What You Should Know About Cataracts + Surgery

Posted on March 16, 2018

By: Sheri Rowen, M.D.

What is a Cataract?

Having cataracts can be like looking through a frosty or fogged up window, making daily activities difficult. It is the clouding of the eye’s natural lens, a transparent structure in the eye that helps refract light on the back of the retina. The lens are made of protein and water, but when the proteins clump together, a cataract is formed. Most cataracts develop in people over the age of 55.

There are many causes for cataracts, although aging is the most common. According to the National Eye Institute, by the age of 80, more than half of all Americans either have a cataract or have had cataract surgery. Cataracts can also be the results of genetics, environmental issues, medical conditions such as diabetes, or poor nutrition and excessive sun exposure.

Most cataracts develop slowly over the course of years. When the clouding from the cataract becomes more and more opaque, the patient’s vision is obstructed. In the past, patients used to wait until their vision was severely impaired before having cataract surgery. Today, patients are addressing their conditions earlier and correcting their vision at the same time. People are simply more active and do not want to give up their favorite activities.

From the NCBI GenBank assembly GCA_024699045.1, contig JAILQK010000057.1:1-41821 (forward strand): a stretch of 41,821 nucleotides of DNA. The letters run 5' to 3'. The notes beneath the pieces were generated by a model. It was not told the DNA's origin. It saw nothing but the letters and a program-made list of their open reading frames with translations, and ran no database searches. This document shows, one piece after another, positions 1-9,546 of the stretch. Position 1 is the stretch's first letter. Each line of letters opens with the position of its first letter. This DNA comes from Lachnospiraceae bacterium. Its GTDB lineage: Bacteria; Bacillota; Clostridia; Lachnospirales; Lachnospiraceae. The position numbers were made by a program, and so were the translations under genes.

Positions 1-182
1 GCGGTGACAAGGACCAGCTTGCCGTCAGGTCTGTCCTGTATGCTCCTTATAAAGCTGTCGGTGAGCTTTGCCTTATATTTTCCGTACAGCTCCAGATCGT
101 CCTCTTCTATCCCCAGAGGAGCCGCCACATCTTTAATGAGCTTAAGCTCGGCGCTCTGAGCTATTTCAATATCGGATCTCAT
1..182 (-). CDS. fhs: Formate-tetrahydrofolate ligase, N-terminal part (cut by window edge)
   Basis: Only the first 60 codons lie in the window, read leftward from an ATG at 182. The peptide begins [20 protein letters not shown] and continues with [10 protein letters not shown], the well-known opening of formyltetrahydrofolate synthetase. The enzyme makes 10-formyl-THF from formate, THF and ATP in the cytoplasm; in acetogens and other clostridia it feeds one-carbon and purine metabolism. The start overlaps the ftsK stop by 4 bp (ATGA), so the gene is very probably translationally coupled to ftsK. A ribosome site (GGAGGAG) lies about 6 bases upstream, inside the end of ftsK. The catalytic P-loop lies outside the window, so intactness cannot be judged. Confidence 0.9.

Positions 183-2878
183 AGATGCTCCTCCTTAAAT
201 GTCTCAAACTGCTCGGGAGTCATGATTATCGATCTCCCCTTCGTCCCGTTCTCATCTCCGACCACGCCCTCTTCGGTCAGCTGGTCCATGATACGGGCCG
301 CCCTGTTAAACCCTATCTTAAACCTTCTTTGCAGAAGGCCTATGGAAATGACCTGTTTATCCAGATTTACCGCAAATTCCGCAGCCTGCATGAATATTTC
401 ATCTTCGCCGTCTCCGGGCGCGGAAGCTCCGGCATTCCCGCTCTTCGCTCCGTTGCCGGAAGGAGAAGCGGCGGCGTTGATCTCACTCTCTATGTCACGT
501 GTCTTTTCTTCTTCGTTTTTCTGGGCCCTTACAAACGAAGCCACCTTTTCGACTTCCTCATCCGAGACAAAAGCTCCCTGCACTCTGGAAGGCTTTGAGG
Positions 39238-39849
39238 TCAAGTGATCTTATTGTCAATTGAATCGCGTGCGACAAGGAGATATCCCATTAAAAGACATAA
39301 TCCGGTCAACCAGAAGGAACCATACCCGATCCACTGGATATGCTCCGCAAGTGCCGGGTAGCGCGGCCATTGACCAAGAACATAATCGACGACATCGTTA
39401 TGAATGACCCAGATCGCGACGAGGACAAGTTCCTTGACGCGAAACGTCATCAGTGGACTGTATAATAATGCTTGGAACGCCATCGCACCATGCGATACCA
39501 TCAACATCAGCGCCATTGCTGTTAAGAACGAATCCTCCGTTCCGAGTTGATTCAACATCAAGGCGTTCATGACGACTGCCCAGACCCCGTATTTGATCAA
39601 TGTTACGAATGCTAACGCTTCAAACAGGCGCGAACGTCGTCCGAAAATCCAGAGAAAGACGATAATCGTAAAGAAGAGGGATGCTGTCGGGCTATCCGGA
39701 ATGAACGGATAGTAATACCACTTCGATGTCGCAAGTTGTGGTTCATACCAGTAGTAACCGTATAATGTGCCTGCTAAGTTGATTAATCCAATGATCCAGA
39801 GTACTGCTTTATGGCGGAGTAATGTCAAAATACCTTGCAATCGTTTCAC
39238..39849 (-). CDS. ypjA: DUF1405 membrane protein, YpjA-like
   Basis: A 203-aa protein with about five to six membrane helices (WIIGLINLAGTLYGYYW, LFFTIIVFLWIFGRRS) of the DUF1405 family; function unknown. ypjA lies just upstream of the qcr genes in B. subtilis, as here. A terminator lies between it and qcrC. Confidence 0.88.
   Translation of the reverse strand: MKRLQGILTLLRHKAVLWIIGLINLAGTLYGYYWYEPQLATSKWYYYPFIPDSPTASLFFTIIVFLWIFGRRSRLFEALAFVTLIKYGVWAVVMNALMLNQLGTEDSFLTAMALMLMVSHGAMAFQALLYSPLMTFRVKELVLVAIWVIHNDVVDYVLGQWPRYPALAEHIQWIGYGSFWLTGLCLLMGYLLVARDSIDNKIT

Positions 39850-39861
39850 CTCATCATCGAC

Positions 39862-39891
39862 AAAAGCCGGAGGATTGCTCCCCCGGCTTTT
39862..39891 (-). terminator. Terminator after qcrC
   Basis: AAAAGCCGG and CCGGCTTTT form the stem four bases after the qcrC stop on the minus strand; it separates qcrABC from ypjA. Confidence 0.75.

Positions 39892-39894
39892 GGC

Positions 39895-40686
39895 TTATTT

Cataract Surgery

The time-honored cataract procedure is to use microsurgical instruments to go in and take out the dysfunctional lens, and replace it with a clear one. The clear lens will not change any other vision problems.

New generations of implantable, intraocular lenses (IOL) have vision correction built in. Lifestyle lenses, for example, can be used to correct nearsightedness, farsightedness, and astigmatism as part of the cataract surgery process to reduce dependence on eyeglasses.

While lifestyle lenses, or multifocal IOLs, are an option for patients who seek maximum reduction of dependence on eyeglasses, there are long-term after effects. This includes halos around headlights at night for 6-12 months, and difficulty reading in dim light.

Laser assistance also has reduced the time the surgery takes inside the eye. Eye drops numb the eyes, so there is no need for needles and patients undergo a twilight anesthesia, where the patient is not unconscious, but sedated. It is precise and exact, significantly less inflammation in the eye, and recovery is quicker as well.

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